Historic Sites
Learn through history by visiting interesting historic sites around the state of Mississippi. Historic sites let you put a real face on the history that you've read about, making it more exciting for you and your children.
Historic Sites in Mississippi
Tupelo National Battlefield
In the spring of 1864, Major General William Sherman prepared his army to take Atlanta and susequently "march to the sea". A primary concern of Sherman's was Major General Nathan Forrest's Confederate corp of mounted infantry roving the mid-South. Sherman ordered several advances from Federally controlled Memphis into north Mississippi for the purpose of keeping Forrest in Mississippi and not behind Sherman, cutting communication and supply lines. On July 13-15, 1864, the battle of Tupelo was the result of one of those advances by Major General Andrew J. Smith. Although the Federals retreated to Memphis after the battle, it was a Federal victory: Forrest was not able to interfere with Sherman's Georgia campaign. The Tupelo National Battlefield is part of the Natchez Trace Parkway.
Brices Cross Roads National Battlefield Site
Located on MS Hwy 370 six miles west of Baldwyn, this one-acre site commemorates a battle which had one objective-- make impossible the threat of Confederate General Nathan Bedford Forrest to interfere with General William T. Sherman's railroad supply line from Nashville to Chattanooga during the Atlanta campaign. Forrest scored a decisive victory over General S.D. Sturgis' Union forces when they met at Brices Cross Roads on June 10, 1864. The Union lost three men to every Southern casualty and General Forrest's troops managed to capture desperately needed supplies, including guns, ammunition, artillery, and wagons. The battle was considered a major tactical victory for the Confederacy, but did not diminish the effectiveness of Sherman's campaign as supplies continued to flow. The site contains a brochure dispenser, two artillery pieces, a monument to the battle, and an interpretive wayside.
Vicksburg National Cemetery
Vicksburg National Cemetery was established by Congress in 1865 and opened a year later, to provide a burial place for "soldiers who shall die in the service of the country." It lies on ground once manned by Major-General William T. Sherman's XV Army Corps. Embracing 116 acres it is the final resting place of 17,000 Union Soldiers, a number unmatched by any other national cemetery. Many soldiers had been interred originally in scattered locations in Arkansas, Louisiana, and Mississippi during the campaign for control of the Mississippi River. Approximately 1,300 veterans of conflicts subsequent to the Civil War are also interred at Vicksburg. Upright headstones mark the graves of known soldiers. Small, square blocks, incised with a grave number only, designate the unknown veterans.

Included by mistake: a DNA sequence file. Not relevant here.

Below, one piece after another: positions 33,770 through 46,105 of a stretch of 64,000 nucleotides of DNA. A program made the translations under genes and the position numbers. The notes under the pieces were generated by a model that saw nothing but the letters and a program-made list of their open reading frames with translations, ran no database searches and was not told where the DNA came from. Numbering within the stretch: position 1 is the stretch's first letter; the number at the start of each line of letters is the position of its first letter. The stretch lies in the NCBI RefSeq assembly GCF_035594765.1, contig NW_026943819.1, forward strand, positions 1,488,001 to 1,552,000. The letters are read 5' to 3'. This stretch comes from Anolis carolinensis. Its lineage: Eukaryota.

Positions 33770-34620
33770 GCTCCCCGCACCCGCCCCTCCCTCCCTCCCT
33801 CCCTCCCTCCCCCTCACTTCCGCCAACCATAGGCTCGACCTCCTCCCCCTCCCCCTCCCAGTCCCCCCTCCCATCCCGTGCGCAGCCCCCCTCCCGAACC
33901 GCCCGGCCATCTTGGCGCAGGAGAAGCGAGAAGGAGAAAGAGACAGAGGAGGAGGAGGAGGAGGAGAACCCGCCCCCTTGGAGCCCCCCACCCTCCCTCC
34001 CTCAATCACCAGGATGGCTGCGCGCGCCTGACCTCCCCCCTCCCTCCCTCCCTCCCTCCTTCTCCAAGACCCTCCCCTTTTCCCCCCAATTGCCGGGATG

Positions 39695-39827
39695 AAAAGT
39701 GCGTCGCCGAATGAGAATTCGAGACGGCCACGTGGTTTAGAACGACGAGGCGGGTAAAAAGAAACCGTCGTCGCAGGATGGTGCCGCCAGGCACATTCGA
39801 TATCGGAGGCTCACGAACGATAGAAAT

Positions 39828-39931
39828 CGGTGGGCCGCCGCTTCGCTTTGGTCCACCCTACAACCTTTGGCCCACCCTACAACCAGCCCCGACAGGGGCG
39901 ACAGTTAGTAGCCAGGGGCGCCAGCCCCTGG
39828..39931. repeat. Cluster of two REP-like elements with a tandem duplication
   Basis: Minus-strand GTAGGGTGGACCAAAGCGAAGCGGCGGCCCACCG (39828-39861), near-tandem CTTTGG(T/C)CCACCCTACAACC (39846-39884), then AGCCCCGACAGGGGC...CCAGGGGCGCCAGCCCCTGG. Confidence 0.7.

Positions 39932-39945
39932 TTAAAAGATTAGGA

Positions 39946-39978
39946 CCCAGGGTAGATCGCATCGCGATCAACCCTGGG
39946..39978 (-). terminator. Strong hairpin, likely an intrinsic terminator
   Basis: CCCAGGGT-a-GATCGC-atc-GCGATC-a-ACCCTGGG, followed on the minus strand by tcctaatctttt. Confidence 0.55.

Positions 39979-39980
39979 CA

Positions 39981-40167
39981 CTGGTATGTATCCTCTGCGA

Natchez National Historical Park
Natchez National Historical Park celebrates the rich cultural history of Natchez, Mississippi and interprets the pivotal role the city played in the settlement of the old southwest, the Cotton Kingdom and the Antebellum South. The Park is made up of three units, Fort Rosalie is the location of an 18th Century fortification built by the French and later occupied by the British, Spanish and Americans. The William Johnson House was a house owned by William Johnson, a free African American businessman, whose diary tells the story of everyday life in antebellum Natchez. Melrose was the estate of John T. McMurran, a northerner who rose from being a middle class lawyer to a position of wealth and power in antebellum Natchez.
Vicksburg National Military Park
Vicksburg National Military Park was established by Congress on February 21, 1899, to commemorate one of the most decisive battles of the American Civil War, the campaign, siege and defense of Vicksburg. The Vicksburg campaign was waged from March 29 to July 4, 1863. It included battles in west-central Mississippi at Port Gibson, Raymond, Jackson, Champion Hill, Big Black River and 47 days of Union siege operations against Confederate forces defending the city of Vicksburg. Located high on the bluffs, Vicksburg was a fortress guarding the Mississippi River. It was known as "The Gibraltar of the Confederacy." Its surrender on July 4, 1863, coupled with the fall of Port Hudson, Louisiana, divided the South, and gave the North undisputed control of the Mississippi River. Today, the battlefield at Vicksburg is in an excellent state of preservation. It includes 1,325 historic monuments and markers, 20 miles of reconstructed trenches and earthworks, a 16 mile tour road, antebellum home, 144 emplaced cannon, restored Union gunboat-USS Cairo, and the Vicksburg National Cemetery.
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